Details of the life of Darwin crocodile expert Adam Robert Corden Britton have been revealed after the former academic was unmasked as a serial animal abuser in the Northern Territory Supreme Court.
His name had previously been suppressed from the public due to the depravity of his crimes, which threatened his right to a fair trial, the NT News reported.
Britton pleaded guilty to 60 charges, including the torture, rape, and killing of at least 39 dogs.
The court heard how he referred to the animals as “f*** toys”, raped puppies and operated a nightmarish “torture room” on his property in McMinns Lagoon, half an hour outside Darwin.
He also sexually abused his own Swiss Shepherd pets, Ursa and Bolt, for nearly a decade before seeking more dogs to harm on Gumtree.
Just two years ago, he was a renowned researcher at Charles Darwin University, known for his work in crocodile conservation with his wife and business partner.
Britton used Telegram accounts to engage with like-minded individuals and share images and recordings of his animal abuse and to discuss his “kill count”.
“I had repressed it. In the last few years I let it out again, and now I can’t stop. I don’t want to,” Britton had told an anonymous Telegram user.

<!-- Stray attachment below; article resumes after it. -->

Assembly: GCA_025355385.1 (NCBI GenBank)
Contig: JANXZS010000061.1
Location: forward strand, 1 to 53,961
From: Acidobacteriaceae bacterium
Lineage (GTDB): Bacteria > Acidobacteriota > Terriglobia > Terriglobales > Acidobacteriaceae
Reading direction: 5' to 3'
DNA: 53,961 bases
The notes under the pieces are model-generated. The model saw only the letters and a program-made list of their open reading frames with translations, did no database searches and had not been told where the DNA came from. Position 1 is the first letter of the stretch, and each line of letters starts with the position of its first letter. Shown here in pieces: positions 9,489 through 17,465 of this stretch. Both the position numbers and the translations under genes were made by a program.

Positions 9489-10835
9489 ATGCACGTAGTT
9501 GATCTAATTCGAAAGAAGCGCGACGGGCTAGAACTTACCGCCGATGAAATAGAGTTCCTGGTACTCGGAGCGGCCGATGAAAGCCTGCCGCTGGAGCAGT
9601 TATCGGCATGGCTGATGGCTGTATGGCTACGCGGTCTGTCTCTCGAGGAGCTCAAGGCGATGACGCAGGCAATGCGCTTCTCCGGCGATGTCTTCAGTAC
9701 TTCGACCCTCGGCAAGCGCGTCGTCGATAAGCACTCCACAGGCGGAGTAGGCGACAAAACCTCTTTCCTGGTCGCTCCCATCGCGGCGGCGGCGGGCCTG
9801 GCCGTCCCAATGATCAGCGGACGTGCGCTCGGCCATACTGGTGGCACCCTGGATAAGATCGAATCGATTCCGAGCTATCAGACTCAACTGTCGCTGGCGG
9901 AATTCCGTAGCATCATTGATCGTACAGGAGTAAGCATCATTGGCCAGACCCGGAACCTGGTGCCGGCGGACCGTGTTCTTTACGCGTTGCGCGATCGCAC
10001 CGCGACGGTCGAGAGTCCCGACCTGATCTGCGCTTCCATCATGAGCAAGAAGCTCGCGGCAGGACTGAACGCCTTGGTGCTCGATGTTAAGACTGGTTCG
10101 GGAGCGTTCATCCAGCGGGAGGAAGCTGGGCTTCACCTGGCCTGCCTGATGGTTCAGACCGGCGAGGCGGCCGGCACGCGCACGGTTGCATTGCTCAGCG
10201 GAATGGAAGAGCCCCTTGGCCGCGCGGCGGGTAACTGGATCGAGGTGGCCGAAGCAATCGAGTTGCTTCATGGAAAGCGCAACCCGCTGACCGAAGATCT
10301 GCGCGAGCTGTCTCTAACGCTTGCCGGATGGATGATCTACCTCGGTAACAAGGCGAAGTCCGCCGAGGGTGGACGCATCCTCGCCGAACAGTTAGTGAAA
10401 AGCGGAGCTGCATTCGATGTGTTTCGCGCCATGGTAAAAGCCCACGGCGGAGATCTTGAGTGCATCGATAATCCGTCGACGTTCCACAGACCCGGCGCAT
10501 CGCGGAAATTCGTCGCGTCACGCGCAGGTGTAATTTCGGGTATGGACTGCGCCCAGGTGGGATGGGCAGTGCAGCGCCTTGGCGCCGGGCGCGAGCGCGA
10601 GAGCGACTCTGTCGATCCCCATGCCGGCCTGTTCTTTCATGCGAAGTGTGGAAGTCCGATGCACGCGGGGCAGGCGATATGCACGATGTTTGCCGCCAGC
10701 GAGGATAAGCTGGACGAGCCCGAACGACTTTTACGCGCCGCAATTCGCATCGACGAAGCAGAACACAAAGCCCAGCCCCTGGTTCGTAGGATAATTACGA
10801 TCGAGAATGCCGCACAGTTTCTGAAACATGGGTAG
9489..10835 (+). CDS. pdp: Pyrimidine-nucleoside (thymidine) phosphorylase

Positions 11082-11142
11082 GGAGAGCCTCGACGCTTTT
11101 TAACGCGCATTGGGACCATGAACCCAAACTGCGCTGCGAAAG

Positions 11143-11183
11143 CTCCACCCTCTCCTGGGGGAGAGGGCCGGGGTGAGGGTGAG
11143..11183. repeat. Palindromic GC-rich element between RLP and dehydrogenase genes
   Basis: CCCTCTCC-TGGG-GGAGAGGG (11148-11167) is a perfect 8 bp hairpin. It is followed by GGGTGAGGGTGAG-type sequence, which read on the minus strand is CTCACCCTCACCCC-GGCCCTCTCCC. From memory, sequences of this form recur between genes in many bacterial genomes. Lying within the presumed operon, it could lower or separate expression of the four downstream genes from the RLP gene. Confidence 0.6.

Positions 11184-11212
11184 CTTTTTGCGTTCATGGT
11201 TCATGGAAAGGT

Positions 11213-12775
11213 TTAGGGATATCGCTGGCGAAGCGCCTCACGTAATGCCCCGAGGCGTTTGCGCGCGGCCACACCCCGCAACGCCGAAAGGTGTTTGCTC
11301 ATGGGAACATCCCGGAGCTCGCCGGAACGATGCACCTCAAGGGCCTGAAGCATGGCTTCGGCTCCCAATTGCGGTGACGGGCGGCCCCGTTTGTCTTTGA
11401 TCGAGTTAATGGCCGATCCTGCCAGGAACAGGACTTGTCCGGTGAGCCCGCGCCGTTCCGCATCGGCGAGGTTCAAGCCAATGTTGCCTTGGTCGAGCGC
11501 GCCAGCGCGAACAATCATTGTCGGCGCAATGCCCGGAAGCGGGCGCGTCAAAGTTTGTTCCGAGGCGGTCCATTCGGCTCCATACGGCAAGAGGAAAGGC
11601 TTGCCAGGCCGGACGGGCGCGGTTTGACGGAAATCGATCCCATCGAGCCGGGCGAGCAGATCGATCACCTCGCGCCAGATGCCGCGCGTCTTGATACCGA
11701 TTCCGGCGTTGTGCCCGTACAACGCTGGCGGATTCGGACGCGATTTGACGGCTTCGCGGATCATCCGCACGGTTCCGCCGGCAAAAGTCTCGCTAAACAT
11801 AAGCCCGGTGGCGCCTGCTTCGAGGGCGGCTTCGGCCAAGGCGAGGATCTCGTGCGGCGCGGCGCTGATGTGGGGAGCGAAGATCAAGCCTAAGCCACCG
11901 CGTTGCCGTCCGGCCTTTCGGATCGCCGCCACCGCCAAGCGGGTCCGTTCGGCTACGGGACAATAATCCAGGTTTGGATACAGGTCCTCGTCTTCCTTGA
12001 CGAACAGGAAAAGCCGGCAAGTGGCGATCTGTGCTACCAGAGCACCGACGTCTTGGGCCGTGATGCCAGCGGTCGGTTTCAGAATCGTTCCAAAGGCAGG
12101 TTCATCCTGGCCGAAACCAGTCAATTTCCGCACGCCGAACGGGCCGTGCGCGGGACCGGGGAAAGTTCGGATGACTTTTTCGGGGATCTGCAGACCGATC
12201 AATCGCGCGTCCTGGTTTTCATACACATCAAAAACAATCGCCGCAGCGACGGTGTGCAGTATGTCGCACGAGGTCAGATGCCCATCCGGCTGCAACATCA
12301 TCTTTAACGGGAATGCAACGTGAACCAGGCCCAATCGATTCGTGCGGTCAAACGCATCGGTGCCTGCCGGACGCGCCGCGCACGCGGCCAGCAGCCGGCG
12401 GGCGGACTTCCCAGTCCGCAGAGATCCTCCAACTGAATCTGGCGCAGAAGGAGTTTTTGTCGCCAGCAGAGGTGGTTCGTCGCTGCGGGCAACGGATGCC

Britton managed to keep these dark fantasies hidden, even from his wife Erin.
He and his wife were featured in interviews about their research on ABC News and Triple J’s Hack.
The court heard that Britton and his wife filmed themselves feeding a freshwater crocodile on their property during a Covid lockdown in 2020.
“Hello everyone, Adam here. Well, we’re at home at the moment and we’ve got to feed the crocodiles,” Britton said in the video with his wife.
“So what I’m going to do is, I’m going to hand this camera to Erin – say ‘hi’, Erin.”
There is no indication that Erin Britton was aware of her husband’s crimes.
Originally from England, Britton obtained his Ph.D. in Zoology at the University of Bristol before moving to Australia in 1996 to study crocodiles.
He and his wife established a company called Big Gecko, which sold crocodile footage to television and film producers and worked with BBC and National Geographic.
Britton was known for self-promotion, frequently updating his social media profiles with photos of his crocodiles and media appearances.
The court noted a disturbing Facebook post in which Britton celebrated his Swiss Shepherd’s first birthday in 2016, while he had been abusing his own dogs since 2014.
During a raid of his home last year, the police seized computers, mobile phones, cameras, external hard drives, tools, weapons.
Chief Justice Michael Grant described Britton‘s actions as “acts that could only be described as grotesque cruelty which are both confronting and distressing” and that the details of the case could cause psychological harm to those exposed to them.
Britton’s name was initially suppressed by the courts but the order was lifted after he pleaded guilty.
His sentencing submissions are scheduled for December 13.